Char Siu, the Cantonese version of BBQ pork. You know, those lines of roast pork hanging by the window of some of the restaurants in Chinatown. Char siu is such a stable and comfort food to me growing up. It's like fast food in a way because it can be served so quickly as inexpensive take-out. It's tender, sweet, savory, melt-in-your-mouth goodness. My mouth is watering just thinking of freshly made and sliced char siu on a bed of warm jasmine rice with some extra sweet soy sauce. So when I thought about making pulled pork, I automatically thought about char siu and that sweet and savory sauce.
So what do you do when you can't smoke a pork butt or pork shoulder? You dig out your slow cooker! It's really too bad that I don't own a grill big enough or even have the outdoor space to cook the pulled pork properly, and give it the smokey flavor that I love. But hey, I learned how to do it in a slow cooker so that's pretty good.
For the sauce, I looked at Bee's char siu sauce over at Rasa Malaysia, and adjusted her recipe a bit to my liking. My blogger friend Yi also has a recipe he posted on Yi Reservation. In general, here's what it takes... maltose, honey, hoisin sauce, soy sauce, Chinese rose wine, white pepper powder, five-spice powder, and sesame oil. Maltose is malt sugar, and you can find it in most Asian markets. I've never cooked with maltose before, and learned that it needs to be heated lightly so it's easier to handle. Otherwise, it just sits like a rock.
And once it cools, it goes back to being a rock again..
Here are 2 big pieces of pork butt being seared. I was gonna go for the pork shoulder but the butcher actually didn't have any so I went with the butt instead which is still a good hunk of meat for making pulled pork. Sometimes the shoulder comes with the skin, and the fat from it adds more flavor to the meat and could also make it less dry. I've also heard of pulled pork made from pork belly. So really depends of what you like, the pork butt is quite typical.
After browning the meats, coat them with the char siu sauce generously while they're still in the pan. Then transfer them in the slow cooker, on a bed of raw onion. Pour some more sauce on top (whatever is left on the pan). Turn it on high and let it do its thing for the next 4 hours!
Here's what it looks like about half way. Using a pair of tongs, flip the meats over and brush on some more sauce.
Here's what it looks like when it's closer to the 4-hour mark. The meat should be very tender at this point and already start to fall apart. I ended up leaving it cooking for another hour simply because it wasn't dinner time just yet.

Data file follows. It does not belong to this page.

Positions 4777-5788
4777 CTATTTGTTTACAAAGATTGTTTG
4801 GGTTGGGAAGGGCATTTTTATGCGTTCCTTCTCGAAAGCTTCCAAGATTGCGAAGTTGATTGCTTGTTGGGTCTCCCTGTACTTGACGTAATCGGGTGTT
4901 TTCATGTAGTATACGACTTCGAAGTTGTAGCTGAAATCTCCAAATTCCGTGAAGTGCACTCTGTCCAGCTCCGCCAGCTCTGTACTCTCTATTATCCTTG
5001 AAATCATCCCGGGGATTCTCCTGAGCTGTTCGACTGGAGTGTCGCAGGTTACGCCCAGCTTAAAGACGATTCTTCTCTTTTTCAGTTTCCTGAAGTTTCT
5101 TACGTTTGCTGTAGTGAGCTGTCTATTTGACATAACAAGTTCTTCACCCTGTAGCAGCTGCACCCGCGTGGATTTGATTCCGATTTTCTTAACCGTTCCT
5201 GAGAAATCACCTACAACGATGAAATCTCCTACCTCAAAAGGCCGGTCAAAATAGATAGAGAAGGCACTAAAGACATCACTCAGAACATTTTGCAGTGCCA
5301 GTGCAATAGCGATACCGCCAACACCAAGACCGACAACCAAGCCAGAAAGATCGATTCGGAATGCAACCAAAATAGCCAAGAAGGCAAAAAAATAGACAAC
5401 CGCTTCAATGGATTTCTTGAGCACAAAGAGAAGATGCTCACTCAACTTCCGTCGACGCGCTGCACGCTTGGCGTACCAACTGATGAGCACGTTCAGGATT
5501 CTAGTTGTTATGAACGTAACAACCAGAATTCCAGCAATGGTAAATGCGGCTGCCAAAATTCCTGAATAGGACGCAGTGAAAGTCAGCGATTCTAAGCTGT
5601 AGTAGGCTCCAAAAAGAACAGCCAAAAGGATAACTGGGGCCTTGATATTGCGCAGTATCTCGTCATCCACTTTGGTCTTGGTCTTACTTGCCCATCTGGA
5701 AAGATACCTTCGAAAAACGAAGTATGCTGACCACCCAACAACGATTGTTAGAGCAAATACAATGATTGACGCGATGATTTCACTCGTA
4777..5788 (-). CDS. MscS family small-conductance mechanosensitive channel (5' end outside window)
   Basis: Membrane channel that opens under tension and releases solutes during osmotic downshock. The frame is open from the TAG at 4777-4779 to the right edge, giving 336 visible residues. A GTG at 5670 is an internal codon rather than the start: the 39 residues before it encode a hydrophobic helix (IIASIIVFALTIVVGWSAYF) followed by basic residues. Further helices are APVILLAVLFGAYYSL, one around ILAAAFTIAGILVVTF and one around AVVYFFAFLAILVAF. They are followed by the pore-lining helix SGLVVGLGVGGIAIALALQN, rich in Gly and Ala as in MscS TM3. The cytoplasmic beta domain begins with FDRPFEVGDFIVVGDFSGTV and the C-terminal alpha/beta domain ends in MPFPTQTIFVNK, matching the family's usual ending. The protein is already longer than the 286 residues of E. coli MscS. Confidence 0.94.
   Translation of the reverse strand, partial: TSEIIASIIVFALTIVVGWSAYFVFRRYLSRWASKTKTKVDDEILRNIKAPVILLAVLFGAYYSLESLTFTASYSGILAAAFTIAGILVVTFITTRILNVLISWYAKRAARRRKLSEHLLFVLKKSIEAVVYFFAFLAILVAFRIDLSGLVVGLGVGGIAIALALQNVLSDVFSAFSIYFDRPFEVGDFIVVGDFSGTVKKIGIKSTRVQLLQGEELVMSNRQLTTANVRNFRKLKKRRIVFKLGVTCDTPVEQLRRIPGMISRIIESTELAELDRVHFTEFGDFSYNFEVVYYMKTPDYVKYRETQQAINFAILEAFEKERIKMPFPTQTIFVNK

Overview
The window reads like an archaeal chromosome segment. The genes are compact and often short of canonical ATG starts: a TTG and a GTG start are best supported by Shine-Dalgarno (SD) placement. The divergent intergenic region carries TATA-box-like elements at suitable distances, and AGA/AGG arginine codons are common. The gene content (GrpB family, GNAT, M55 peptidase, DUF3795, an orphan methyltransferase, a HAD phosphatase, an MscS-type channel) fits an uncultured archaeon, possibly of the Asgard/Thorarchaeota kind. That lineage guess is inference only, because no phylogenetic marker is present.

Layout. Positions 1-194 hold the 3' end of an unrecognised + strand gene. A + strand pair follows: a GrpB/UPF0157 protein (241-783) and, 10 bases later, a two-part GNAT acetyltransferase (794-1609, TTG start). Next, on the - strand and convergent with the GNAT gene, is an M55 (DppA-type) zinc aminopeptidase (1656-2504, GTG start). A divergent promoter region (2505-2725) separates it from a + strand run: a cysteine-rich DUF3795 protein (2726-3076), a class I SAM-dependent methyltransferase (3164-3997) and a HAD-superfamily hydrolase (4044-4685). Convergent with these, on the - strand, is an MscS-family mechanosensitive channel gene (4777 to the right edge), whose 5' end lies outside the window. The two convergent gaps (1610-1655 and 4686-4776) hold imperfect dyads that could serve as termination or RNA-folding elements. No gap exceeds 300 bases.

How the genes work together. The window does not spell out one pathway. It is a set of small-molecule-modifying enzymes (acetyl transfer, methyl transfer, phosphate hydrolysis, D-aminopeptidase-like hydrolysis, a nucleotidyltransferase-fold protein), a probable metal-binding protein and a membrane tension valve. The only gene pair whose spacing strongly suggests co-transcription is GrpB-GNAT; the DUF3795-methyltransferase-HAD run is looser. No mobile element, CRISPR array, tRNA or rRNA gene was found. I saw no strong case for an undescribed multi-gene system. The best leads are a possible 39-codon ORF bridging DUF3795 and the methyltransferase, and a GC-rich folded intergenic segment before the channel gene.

HERE'S THE MAGIC. Get ready to pull!
If you want to get down and dirty, wash your hands and feel the tenderness of the meat by pulling my hands or just use a pair of forks!
Sauce it! Now, don't go too crazy. Taste, taste, TASTE as you go. I like to add some of the sauce that was left in the slow cooker as well as some of the char siu sauce as I'm mixing.
I can't have pulled pork without pickles. I just cannot. What's the icing on the cake is that I have some pickled daikons that I made last weekend! So that was a total no-brainer to throw some of that on the sandwiches.
The meat is so flavorful and tender while the pickles and daikon gives you that crunchiness. It's a win-win!
Chinese Char Siu Style Pulled Pork
Serves: 14-16 sandwiches
- 2 1/2 – 3 lbs pork butt/shoulder
- 2 tsp salt
- 2 tsp black pepper
- 1 medium yellow onion, slice into rings
- 14-16 hamburger buns
- Some pickles (and homemade pickled daikons)
- 4 tbsp honey
- 4 tbsp maltose
- 4 tbsp hoisin sauce
- 4 tbsp soy sauce
- 3 tbsp Chinese rose wine (玫瑰露)
- 1 tsp sesame oil
- 1 tsp freshly minced ginger or ground ginger powder
- 1 tsp five-spice powder
- 1 tsp white pepper powder
Line the bottom of the slow cooker with the sliced onion rings. Mix the sauce together in a sauce pan over very low heat. (Note: heat the maltose slightly in a microwave for easier handling.)
Season the pork with salt and pepper, then sear on medium-high heat with some oil untill all sides are brown.
While the meats are still in the pan, coat them with half of the sauce. Then transfer them into the slow cooker on top of the raw onion. Pour the rest of the sauce that in the searing pan in the slow cooker.
Turn the slow cooker on high heat and let it cook for 4 hours.
About half way through, flip the meats and coat them with more sauce.
After 4 hours, the pork should be very tender, and already falling apart when removing them onto the chopping board. Let it cool for a few minutes.
Start pulling the meat with a pair of forks or a pair of clean hands!
Sauce, taste, sauce, taste as you‘re mixing the meat and the sauce. (Whatever is left in the slow cooker is still good to use!)
Finally, toast some buns and have your pickles ready – it‘s chow time!